GUWAHATI (India) • At least eight people were killed and scores injured when a 6.7-magnitude quake struck north-east India early yesterday morning, sending panicked residents fleeing into the streets even hundreds of kilometres away in Bangladesh.
Five people were killed in India, the government said, while three people died in Bangladesh from strokes or heart attacks after the quake hit. Tremors were also felt in Bhutan, Nepal and Myanmar.
Indian government seismologists said the earthquake's epicentre was in the Tamenglong district of Manipur state, near the border with Myanmar.
Mr Anurag Gupta of India's National Disaster Management Authority said: "Five people are confirmed dead and 33 have been injured in (Manipur's capital) Imphal. A six-storey building was partially damaged and some small structures have also developed cracks."
Two or three multi-storey buildings collapsed in Imphal, a city of about 270,000 people, but casualties were relatively low because most buildings in the city are small structures, said disaster relief official Nandita Hazarika, describing the Tamenglong region as "very, very sparsely populated".
The death and injury tolls are expected to rise as disaster response teams arrived in Manipur from the neighbouring state of Assam yesterday morning.
Imphal resident Deepak Shijagurumayum, whose house was severely damaged, described scenes of chaos. "Almost everyone was asleep when it struck and were thrown out of their beds," he said. "People were crying and praying in the streets and in open spaces. Hundreds remained outdoors for several hours fearing aftershocks."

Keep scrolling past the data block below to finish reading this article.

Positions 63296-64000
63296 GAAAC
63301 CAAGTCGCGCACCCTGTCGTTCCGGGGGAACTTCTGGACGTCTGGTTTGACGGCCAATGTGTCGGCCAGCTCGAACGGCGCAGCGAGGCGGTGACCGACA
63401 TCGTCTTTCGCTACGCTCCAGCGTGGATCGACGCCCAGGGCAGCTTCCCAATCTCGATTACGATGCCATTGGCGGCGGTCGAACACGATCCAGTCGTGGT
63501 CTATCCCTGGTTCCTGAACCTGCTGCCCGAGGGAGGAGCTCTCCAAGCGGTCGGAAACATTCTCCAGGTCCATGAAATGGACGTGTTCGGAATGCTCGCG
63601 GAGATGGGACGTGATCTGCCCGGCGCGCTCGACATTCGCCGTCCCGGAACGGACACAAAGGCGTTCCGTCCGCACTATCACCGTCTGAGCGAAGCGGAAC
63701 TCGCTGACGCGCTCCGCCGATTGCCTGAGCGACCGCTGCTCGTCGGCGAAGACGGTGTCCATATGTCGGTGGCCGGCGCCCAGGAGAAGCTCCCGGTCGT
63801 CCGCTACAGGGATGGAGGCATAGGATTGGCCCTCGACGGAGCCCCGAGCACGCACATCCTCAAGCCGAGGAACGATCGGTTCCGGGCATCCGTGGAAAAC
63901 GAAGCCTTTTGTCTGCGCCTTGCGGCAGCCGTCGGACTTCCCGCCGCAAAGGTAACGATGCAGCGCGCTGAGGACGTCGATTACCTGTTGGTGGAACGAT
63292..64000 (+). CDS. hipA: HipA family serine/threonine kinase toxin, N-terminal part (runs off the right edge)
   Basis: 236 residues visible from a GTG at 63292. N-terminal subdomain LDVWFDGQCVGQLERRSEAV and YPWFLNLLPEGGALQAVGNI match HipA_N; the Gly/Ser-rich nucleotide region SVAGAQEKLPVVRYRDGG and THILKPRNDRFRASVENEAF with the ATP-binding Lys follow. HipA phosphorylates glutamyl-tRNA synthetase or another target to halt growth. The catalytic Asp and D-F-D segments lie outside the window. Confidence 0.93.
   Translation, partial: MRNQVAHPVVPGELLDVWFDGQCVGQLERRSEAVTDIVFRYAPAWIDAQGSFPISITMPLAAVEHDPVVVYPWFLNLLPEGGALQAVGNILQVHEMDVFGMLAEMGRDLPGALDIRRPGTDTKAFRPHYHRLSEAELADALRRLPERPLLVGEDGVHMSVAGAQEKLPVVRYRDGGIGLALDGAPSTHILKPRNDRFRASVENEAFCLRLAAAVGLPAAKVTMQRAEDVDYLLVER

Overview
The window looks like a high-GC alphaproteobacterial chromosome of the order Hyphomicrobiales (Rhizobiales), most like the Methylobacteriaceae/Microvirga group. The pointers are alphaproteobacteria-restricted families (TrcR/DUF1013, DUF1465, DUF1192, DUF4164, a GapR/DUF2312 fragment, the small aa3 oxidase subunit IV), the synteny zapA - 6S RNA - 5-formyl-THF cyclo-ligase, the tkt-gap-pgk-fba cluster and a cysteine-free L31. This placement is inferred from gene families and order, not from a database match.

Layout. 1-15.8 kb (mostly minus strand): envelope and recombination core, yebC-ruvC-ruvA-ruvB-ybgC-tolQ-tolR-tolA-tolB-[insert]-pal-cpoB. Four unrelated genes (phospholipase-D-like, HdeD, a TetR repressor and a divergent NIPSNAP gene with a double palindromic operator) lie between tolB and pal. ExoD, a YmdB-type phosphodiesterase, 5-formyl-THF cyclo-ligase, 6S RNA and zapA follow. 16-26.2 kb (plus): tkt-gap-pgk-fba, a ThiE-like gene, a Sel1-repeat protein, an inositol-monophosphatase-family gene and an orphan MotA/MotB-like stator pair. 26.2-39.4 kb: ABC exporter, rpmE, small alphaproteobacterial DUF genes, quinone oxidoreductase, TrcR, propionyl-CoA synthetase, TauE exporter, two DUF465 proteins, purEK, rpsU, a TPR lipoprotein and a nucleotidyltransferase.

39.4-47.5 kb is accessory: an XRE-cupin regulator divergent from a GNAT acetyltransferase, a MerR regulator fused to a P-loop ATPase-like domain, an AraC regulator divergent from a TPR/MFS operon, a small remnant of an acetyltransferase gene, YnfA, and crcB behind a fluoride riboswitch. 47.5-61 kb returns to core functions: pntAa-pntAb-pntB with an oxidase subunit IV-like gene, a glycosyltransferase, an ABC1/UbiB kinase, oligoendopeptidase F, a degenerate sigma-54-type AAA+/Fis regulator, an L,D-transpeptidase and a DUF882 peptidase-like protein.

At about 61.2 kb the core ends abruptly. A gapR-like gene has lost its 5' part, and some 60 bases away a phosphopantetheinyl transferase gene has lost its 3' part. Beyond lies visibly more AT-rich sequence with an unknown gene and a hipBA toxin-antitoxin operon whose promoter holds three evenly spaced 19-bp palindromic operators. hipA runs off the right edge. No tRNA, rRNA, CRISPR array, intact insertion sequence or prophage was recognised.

Residents said electricity and telecommunications links had been cut in parts of Manipur, hampering efforts to save those trapped in rubble. Some people criticised what they called the authorities' slow response, saying that although the army had begun to clear debris, it appeared to be short of heavy equipment. "We haven't seen any help from the government side," said disaster volunteer worker Kangujam.
The tremors were felt as far away as Kolkata, some 600km away in West Bengal state, where buildings shook. There were similar scenes in the north-eastern city of Guwahati, in the state of Assam, where a journalist said residents were "in a state of shock" after being woken by the shaking. Indian Prime Minister Narendra Modi tweeted that he had spoken to the local authorities in Assam about the impact of the quake.
In Bangladesh, the earthquake triggered panic in the cities, with police saying at least 90 people were injured. One 23-year-old Bangladeshi man died after suffering a stroke when he ran out of his house, while two other people died of heart attacks, the police said.
People in Nepal ran from their homes, and the quake was also felt as far away as the Myanmar city of Yangon, about 1,176km to the south, residents said. An official at Myanmar's meteorological department in Naypyitaw said there were no reports of damage or casualties on its side of the border.
REUTERS, AGENCE FRANCE-PRESSE, NEW YORK TIMES